• Note that you will need to share basic information about your medical condition with your supervisor or human resources representative to request FMLA leave, but you do not necessarily need to disclose your diagnosis.
  • Employee Assistance Programs. Many employers offer employee assistance programs to help employees deal with personal problems that may affect their work performance, such as emotional or financial concerns. Services are usually free and may extend to family members. Talk with your human resources representative to find out what benefits, if any, are available.

Filing for Disability

When filing for disability, it is important to know ahead of time how long you will be out of work and if and when you are eligible for Social Security disability benefits. Discuss with your doctor the terms of your treatment plan, including side effects and recovery time, so that you know whether you are able to work through treatment or will need to file for short- or long-term disability.

  • Employer-Sponsored Disability Insurance. You may have disability insurance as part of your benefits package from your employer. Employer-sponsored disability insurance plans may replace 50 to 90 percent of your income. The amount replaced and the length of time you are covered will differ among employers, so talk with your human resources representative about what benefits are available to you.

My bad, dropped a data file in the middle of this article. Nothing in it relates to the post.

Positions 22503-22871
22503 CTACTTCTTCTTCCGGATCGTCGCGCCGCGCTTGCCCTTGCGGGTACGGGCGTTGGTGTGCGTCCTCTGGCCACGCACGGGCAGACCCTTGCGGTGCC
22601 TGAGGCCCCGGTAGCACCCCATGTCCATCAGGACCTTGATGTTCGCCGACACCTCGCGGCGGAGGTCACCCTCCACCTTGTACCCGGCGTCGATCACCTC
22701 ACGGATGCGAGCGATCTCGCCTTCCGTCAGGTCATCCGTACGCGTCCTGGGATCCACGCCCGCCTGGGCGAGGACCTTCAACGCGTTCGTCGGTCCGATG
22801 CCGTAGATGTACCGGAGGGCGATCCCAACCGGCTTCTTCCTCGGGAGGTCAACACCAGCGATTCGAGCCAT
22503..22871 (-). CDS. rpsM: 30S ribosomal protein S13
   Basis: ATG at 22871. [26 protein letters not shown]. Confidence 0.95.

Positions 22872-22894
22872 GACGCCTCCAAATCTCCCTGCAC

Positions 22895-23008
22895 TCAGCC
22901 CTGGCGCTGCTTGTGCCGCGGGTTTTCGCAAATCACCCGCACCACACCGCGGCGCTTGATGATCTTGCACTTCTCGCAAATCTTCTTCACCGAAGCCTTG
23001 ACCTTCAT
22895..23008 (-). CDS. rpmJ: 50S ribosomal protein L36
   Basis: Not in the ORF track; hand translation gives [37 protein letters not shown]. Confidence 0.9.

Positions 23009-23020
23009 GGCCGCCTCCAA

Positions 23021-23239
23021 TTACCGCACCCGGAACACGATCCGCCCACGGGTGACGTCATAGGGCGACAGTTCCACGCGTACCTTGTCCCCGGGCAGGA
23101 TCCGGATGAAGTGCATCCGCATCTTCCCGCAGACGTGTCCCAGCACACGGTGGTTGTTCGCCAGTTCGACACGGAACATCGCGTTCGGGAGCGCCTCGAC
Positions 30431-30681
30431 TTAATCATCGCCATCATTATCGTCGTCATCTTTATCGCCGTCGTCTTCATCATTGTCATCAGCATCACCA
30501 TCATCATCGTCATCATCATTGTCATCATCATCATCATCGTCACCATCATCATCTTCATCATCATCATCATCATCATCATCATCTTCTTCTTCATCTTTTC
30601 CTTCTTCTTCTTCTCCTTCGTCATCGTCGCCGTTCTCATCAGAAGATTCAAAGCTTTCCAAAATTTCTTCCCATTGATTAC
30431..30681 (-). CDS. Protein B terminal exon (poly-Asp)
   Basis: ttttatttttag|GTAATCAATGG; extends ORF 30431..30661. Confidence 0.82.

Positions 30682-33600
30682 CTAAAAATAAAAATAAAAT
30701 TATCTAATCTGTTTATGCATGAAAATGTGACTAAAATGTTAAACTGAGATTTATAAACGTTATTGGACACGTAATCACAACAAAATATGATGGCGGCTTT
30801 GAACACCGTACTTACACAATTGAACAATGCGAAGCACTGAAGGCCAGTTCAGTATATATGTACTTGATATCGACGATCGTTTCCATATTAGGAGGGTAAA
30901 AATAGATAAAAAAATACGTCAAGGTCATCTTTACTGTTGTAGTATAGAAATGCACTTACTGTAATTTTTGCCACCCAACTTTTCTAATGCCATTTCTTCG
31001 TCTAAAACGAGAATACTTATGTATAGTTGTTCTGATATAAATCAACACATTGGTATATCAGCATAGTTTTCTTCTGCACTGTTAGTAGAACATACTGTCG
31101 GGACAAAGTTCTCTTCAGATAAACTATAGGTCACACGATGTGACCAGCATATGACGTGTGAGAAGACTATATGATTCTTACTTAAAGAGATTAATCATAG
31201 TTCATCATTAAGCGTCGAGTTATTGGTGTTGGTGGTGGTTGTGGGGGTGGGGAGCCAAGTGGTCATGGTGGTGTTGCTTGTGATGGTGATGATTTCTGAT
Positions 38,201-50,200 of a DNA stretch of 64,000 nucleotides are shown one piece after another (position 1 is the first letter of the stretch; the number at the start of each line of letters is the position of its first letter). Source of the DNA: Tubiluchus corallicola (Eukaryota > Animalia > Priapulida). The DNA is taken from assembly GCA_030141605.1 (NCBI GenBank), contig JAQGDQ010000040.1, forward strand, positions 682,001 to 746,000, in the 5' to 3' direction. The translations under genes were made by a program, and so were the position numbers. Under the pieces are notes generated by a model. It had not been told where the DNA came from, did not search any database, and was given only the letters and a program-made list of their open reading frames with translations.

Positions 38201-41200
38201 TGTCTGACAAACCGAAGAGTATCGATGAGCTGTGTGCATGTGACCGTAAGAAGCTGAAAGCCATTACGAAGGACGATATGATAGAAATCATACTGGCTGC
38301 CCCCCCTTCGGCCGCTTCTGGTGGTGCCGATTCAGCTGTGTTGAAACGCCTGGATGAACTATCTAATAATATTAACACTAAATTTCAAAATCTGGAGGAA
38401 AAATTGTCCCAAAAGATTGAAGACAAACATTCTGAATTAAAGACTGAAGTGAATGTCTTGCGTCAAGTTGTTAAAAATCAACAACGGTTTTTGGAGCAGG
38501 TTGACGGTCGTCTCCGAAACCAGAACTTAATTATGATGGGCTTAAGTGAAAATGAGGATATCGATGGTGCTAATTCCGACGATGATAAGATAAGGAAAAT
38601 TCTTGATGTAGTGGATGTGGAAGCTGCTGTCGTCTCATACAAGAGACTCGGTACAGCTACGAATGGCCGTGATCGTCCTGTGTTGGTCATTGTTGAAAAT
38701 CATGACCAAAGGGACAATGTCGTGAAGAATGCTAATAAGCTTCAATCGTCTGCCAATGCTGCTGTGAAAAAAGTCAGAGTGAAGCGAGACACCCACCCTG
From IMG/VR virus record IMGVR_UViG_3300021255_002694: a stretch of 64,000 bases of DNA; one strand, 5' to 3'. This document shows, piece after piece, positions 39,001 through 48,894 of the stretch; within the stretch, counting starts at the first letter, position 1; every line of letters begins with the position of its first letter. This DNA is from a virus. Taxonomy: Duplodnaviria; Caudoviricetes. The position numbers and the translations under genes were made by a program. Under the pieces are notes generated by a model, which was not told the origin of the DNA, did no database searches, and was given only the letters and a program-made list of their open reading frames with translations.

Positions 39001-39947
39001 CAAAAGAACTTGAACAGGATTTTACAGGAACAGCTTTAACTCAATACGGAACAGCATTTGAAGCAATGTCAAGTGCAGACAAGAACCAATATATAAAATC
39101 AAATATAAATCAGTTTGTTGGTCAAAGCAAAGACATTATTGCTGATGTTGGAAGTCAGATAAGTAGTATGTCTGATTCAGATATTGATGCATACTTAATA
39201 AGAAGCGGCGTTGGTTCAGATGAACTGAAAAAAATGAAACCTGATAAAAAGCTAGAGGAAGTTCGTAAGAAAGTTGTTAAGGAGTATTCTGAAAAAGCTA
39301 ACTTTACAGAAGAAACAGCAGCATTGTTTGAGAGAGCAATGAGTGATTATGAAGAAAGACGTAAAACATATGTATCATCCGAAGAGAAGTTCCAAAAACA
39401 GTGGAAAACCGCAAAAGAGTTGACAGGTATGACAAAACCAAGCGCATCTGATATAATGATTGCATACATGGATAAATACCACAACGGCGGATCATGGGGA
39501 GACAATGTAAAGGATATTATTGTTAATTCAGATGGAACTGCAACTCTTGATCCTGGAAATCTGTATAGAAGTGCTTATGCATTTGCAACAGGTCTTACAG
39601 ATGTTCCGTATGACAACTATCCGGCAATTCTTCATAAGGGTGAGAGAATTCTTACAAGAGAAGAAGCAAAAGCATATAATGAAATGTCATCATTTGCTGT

• Social Security Disability Insurance (SSDI). If you have worked for a combined 5 of the last 10 years, have a fairly consistent work history and have been out of work or expect to be out of work for at least 12 months due to a medical condition that meets the Social Security Administration’s definition of a disability, you may be eligible for SSDI.
    • Women with metastatic and some other invasive breast cancers may qualify for cash benefits under SSDI.
    • The application process takes 3 to 6 months, so apply as soon as you meet Social Security’s definition of “disabled.” After you are approved, benefits will not begin until the 6th month of full disability.
    • Some states offer short-term disability plans to cover you during the first 6 months without Social Security payments.
    • If you have COBRA, contact your COBRA representative to find out if your COBRA coverage can be extended because of your disability.